Roamin Rhombus (oz7996)

 

Roamin Rhombus (oz7996) by Ken Willard from RCMplans 1982 - plan thumbnail

About this Plan

Roaming Rhombus. Radio control sport model. Uses foam construction.

Quote: "This diamond wing concept is new to many modelers, however, it was first conceived in 1926. Ken designed an .049 powered model that proved to be not only an excellent flier but also very stable. Roamin Rhombus by Ken Willard.

As the saying goes, someone is always reinventing the wheel. That tendency is especially true in the field of aviation, where 'new' concepts keep springing up regularly. As an example, look at all the ultra light airplane designs. The designers claim, 'This concept is quite new, and has many advantages over conventional designs.' But a look at the historical efforts shows that there are virtually no really new designs - just variations on old concepts.

The diamond wing concept is one of the best examples. Consider this; the original diamond wing was conceived in 1926 by Norman Hall-Warren, an English experimenter. He patented the concept in 1937, but never was able to get enough money together to build anything but flying models.

In 1974 the United States Air Force released information regarding an 'Advanced Aircraft Design.' It was a variation on Hall-Warren's basic layout. More recently, Burt Rutan came out with his 'Predator,' a rhombus wing aircraft with some added wingspan at the tips. All new - and all old insofar as the basic concept is concerned. Rhombus wing models have been published before. In August 1969, RCM published a scale model of the Skycar (oz6551) which was designed by Normal Hall-Warren. A small .010 powered free flight variation was published in another periodical in 1976. Both models were excellent fliers.

About a year ago, Jim Moynihan came out with Aerolite foamboard. It differs from other foamboard material in that the inner styrofoam core is covered with .004 in thick ABS plastic. It is foolproof and waterproof, roughly equal in weight to medium grade balsa, and can be painted if you use a polyurethane base paint. Jim also came out with a special adhesive, called FasTac, which works very well. The material can also be bonded with Titebond, Elmer's Glue, and epoxy. Cyanoacrylate 'instant glue' can be used to bond the outer surface, but care must be used not to let the instant glue come in contact with the inner core, since the glue will dissolve the core.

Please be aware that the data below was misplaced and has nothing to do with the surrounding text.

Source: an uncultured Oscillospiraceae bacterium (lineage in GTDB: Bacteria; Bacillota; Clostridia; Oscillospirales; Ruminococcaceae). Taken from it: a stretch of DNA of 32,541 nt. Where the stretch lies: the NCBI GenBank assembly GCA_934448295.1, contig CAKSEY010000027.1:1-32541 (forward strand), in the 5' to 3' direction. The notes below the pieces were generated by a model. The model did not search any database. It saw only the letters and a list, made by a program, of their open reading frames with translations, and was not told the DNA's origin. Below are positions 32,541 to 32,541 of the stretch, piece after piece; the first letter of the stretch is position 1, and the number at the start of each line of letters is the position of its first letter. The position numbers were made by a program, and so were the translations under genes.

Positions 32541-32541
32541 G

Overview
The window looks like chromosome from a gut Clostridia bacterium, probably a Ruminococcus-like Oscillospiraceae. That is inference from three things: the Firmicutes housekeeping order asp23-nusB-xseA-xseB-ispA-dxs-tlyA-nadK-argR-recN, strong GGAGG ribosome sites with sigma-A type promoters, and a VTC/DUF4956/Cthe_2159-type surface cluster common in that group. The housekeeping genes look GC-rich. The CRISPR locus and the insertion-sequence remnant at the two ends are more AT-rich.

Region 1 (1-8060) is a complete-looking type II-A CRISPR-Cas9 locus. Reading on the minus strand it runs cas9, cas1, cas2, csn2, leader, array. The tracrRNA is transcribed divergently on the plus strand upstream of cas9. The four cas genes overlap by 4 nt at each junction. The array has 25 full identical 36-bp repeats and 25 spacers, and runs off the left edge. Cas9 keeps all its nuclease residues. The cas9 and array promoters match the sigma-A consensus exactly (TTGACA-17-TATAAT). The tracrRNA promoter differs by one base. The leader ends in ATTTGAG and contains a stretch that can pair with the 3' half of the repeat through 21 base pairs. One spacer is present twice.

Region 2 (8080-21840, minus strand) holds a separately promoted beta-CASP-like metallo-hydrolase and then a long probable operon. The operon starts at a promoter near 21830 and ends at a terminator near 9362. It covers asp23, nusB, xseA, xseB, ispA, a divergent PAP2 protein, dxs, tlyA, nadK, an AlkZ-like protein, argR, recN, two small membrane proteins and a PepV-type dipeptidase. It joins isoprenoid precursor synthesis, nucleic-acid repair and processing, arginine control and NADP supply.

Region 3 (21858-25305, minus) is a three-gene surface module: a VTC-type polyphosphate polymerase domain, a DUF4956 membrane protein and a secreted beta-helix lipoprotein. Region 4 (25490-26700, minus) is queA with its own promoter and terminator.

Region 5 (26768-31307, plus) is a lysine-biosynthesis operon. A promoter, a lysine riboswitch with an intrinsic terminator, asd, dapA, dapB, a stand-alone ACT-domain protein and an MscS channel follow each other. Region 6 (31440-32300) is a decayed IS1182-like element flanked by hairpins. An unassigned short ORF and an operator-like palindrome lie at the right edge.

This new material, Aerolite foamboard, can be used in many ways when building a model, but how about building a model which is almost entirely comprised of Aerolite? The rhombus shaped wing, or 'flying diamond,' is an ideal subject. So, the 'Roamin' Rhombus' was designed to take advantage of Aerolite's characteristics. Only a few tools are required, and the framework will take longer to dry than it does to cut out. Here's the simple step by step sequence..."

Supplementary file notes

Article pages, text and pics, thanks to bullseye000. Note there are 2 articles, and the 2nd includes some more, detailed, drawings that show formers and layout.

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Roamin Rhombus (oz7996) by Ken Willard from RCMplans 1982 - model pic

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Roamin Rhombus (oz7996) by Ken Willard from RCMplans 1982 - pic 003.jpg
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  • Roamin Rhombus (oz7996)
  • Plan File Filesize: 180KB Filename: Roaming_Rhombus_RCM-874_oz7996.pdf
  • Supplement Filesize: 2909KB Filename: Roaming_Rhombus_RCM-874_oz7996_article_1.pdf
  • Supplement Filesize: 2968KB Filename: Roaming_Rhombus_RCM-874_oz7996_article_2.pdf
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Notes

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Scaling

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